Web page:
Leipzig has been home to some of Germany’s best-known artists for a long time; Goethe was a student in Leipzig, Bach worked here as a cantor, and today, the New Leipzig school brings fresh wind into the art world. Besides being a center for German art and culture, the city also became famous in Germany’s recent history, when Leipzig demonstrators initiated the peaceful revolution, which lead to the fall of the Berlin Wall in 1989.
To get the best out of the city, check out our list of the top things to see and do in Leipzig. And here's how to see it all and more in one Weekend in Leipzig.
Another world-famous resident of Leipzig was the German composer Johann Sebastian Bach. Visit the Thomaskirche (St. Thomas Church) where Bach worked as a cantor for over 27 years, and where his remains are buried today. If you want to learn more about Bach’s life and work, head to the newly extended Bach Museum, right next to St.Thomas Church.
Dating back to the Middle Ages, Auerbachs Keller is one of the oldest pubs in Germany. Goethe loved to come here as a student and called this place his favorite restaurant; he even included the pub’s barrel cellar in one of his most famous plays, Faust. Today, you can enjoy hearty German cuisine in historic dining rooms or sip a cocktail in the Mephisto Bar.
For a glimpse into Germany’s more recent past, visit the Stasi Museum, which documents the work of the secret service in the former GDR. Set in an original Stasi administration office, the museum gives fascinating insights into the function, methods and history of the secret service; you can see original surveillance equipment, police documents, letters, photos, and a prison cell.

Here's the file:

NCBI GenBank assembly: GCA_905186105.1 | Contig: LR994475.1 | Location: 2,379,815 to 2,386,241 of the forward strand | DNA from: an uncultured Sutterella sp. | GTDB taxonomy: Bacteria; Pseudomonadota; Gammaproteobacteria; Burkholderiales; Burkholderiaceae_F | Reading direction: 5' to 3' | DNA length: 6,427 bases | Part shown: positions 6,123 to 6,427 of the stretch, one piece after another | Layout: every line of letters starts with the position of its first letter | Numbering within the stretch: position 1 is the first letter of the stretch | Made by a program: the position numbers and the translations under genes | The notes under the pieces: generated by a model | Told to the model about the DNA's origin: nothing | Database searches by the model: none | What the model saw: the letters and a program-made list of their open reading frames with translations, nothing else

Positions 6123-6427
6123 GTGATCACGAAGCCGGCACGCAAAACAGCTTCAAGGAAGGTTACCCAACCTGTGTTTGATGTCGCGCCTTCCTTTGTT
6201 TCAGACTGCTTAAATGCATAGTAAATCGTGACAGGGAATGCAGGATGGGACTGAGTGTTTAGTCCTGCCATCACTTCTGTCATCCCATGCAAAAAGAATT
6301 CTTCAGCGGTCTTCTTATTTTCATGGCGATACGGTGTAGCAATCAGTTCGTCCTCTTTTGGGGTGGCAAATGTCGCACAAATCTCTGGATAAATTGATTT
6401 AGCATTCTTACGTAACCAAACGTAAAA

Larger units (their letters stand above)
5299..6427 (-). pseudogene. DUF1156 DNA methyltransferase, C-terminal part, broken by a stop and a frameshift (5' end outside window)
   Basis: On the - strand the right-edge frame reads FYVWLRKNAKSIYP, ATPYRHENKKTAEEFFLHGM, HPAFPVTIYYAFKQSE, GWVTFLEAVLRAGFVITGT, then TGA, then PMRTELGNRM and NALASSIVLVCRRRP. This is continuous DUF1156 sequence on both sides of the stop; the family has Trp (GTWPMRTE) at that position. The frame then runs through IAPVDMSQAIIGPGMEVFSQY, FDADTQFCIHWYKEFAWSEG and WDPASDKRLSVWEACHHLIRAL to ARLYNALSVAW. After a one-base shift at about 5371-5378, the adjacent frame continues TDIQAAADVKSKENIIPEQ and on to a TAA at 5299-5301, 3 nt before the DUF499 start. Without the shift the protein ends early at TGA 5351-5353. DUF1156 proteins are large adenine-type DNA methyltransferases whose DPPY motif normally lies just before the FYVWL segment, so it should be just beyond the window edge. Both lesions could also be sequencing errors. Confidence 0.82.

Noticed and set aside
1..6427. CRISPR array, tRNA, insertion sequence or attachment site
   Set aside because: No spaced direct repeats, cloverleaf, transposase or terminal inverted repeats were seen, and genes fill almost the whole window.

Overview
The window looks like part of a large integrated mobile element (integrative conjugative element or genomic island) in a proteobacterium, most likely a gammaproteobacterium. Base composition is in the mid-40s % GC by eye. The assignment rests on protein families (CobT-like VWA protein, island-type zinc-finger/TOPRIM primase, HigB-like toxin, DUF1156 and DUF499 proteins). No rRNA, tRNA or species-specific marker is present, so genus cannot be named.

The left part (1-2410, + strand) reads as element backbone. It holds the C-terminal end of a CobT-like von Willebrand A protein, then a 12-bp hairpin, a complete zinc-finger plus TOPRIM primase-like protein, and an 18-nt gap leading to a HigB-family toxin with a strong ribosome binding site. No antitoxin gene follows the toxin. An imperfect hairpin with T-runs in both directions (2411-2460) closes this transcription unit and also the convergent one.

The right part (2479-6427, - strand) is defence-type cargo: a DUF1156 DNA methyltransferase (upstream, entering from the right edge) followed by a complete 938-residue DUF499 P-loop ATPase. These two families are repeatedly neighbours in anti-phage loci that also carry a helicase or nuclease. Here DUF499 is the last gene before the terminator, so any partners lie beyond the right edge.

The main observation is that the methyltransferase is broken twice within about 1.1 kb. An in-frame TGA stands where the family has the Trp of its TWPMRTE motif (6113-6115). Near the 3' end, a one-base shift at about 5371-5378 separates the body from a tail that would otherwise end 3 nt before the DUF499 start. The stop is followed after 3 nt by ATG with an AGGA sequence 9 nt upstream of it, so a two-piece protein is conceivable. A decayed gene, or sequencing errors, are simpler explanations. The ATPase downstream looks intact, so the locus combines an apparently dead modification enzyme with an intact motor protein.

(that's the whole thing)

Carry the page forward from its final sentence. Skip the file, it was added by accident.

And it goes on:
Admission is free, English audio guides are available.
'From cotton to culture' is the slogan of this unique art space in Leipzig; once the largest cotton mill in continental Europe, the industrial site from 1884 is now home to various galleries, a communal arts center, cafes, and hundreds of artists who are part of the “New Leipzig School” movement.
The Leipzig Gewandhaus Orchestra has been around since 1743 and is proud to be the oldest symphony orchestra in the world. Felix Mendelssohn, Wilhelm Furtwängler, and Kurt Masur, just to name a few, have been among the distinguished Gewandhaus Music Directors, and there are 70 “Grand Concerts” every season.
Nikolaikirche (St. Nicholas Church), built in the 12th century, was the most talked about German church in the fall of 1989: Leipzig’s oldest and biggest church became center stage of the peaceful revolution against the government of the GDR, eventually resulting in the fall of the Berlin Wall and the reunification of Germany.
In the fall of 1989, up to 70 000 peaceful demonstrators met at St. Nicholas Church every Monday evening, chanting “Wir sind das Volk” (We are the people) and demanding rights like the freedom to travel and to elect a democratic government.
The 300 feet high Monument to the Battle of the Nation, is one of the largest monuments in Europe. The epic attraction captures the battle of Leipzig in the Napoleonic Wars in 1813, which was a defeat for the French. For a great view, climb the 364 steps of the monument.
As of 2010, the monument is under restoration until 2013, which marks the two-hundredth anniversary of the battle.
The Botanical Garden, located right next to Leipzig’s Univeristy, has been around since the 16th century; it is the oldest botanical garden in Germany and among the oldest in the world. The Botanical Garden Leipzig is home to 7000 species from around the world; admission is free.